Margaret Wheatley writes, teaches, and leads workshops around the globe. She is a wise woman who always asks the right questions. Who Do We Chose to Be? is her ninth book, and it is dedicated to the Buddhist teacher Pema Chödrön who with the gifts of insight and compassion "led me onto the path of warriorship and continues to guide me further." Wheatley now teaches this art in a one-year program at Schumacher College.

Summoning just the right mix of sober-mindedness and tenderness, the author explores the pattern of collapse of complex civilizations. America's chaos is already here with a culture that is caught up in consumerism, celebrities, scandals, and the omnipresence of war. The time is ripe for leaders whose charisma rests not in power plays and aggression but in the healing qualities of compassion, discernment, and presence.

Wheatley quotes another sagacious Buddhist, Chögyam Trungpa, who spells out the need to move beyond hiding or seeking a magical place of self-protection. "We cannot change the way the world is," he observes, "but by opening to the world as it is we may discover that gentleness, decency, and bravery are available, not only to us, but to all human beings." This is preferable to putting our confidence in social media, apps, artificial intelligence, or the latest technological toys.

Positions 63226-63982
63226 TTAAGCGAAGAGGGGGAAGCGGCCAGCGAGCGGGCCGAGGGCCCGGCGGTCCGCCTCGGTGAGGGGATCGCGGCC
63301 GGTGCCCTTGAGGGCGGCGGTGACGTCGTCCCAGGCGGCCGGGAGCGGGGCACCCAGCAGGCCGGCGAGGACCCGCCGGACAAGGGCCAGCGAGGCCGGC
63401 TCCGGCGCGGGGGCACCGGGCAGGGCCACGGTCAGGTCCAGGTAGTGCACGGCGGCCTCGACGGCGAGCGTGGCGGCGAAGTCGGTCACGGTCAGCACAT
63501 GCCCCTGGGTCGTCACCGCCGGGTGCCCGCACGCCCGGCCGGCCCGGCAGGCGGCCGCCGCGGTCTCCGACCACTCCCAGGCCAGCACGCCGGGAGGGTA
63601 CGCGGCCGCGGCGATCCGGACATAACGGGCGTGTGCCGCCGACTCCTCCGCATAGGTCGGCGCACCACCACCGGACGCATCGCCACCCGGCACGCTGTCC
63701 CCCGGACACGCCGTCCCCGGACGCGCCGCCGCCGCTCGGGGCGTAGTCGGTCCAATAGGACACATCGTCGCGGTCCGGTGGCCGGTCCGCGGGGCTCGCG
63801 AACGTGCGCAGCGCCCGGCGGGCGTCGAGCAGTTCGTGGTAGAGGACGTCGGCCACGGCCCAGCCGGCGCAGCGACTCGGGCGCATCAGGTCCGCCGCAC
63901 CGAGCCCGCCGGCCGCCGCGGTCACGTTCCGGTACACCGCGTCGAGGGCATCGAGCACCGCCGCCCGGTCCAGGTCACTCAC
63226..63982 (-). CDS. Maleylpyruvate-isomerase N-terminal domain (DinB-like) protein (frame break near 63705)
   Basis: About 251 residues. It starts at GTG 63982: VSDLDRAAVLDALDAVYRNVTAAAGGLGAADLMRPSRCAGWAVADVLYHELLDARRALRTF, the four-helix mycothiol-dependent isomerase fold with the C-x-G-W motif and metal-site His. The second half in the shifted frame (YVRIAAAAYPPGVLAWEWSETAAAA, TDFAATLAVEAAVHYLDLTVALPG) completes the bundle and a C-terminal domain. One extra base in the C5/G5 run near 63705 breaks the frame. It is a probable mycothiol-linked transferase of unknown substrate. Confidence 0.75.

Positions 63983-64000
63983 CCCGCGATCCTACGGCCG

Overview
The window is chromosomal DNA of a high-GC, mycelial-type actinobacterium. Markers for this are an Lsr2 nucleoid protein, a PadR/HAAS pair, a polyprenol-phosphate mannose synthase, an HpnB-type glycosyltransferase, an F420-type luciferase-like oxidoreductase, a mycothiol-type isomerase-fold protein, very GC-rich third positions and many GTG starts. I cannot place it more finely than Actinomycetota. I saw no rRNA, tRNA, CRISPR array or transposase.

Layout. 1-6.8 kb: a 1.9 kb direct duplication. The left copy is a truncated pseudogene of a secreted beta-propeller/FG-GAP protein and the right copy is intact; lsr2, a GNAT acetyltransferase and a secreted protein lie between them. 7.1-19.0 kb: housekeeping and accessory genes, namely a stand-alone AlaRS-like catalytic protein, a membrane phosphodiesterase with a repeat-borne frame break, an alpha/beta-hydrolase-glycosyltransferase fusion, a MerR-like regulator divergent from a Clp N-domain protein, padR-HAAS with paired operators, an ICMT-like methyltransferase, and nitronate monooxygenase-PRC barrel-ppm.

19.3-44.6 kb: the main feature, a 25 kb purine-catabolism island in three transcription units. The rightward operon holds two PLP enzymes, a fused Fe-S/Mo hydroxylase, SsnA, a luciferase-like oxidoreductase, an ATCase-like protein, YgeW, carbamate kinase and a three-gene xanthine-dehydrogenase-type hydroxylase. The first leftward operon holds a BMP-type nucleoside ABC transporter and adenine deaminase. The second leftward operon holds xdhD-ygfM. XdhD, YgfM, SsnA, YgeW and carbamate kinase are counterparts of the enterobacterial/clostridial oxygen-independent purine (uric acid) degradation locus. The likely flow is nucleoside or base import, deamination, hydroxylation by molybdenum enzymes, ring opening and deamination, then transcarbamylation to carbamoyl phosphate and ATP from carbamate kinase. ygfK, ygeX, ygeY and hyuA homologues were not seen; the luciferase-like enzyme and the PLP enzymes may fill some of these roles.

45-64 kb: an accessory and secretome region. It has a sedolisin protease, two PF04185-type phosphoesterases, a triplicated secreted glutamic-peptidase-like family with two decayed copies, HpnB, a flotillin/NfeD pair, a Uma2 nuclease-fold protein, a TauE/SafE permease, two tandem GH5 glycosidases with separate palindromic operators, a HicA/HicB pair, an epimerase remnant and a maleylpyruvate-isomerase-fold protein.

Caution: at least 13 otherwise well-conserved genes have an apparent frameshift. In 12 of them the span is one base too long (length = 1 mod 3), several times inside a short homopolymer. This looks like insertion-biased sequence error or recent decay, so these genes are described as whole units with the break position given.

At the heart of Who Do We Choose to Be? is an uplifting call for leaders who will be able to deal with the overwhelming problems of our times and work for the common good. Wheatley calls these individuals "Warriors for the Human Spirit" (see excerpt). In detail she lays out their missions: creating islands of sanity, guiding with courage and integrity, dealing with the impossible, directing social change, depending on diversity, inspiring with the joy of Interbeing, and standing for what is right.

Wheatley even leaves some space for humor when she writes: "It's hard not to notice the ubiquitous presence of smartphones and tablets now in every hand. I've imagined a visitor from outer space sculpting an image of the human body: one hand would be shaped as a small rectangular object."

One of the many appealing things about this paperback is that the design element comes across as both snappy and practical with large type for quotations, handy notes at the end of each chapter, and a writing style that embraces "the big picture" along with fascinating bits and pieces. An appendix, three pages of recommended readings, and a helpful index round out the book.

And just to keep us all on our toes, Wheatley concludes: "Now we have front row seats in the lessons of interconnectedness and the consequences of ignoring nature's fundamental truths. As the ecologists have noted: nature bats last."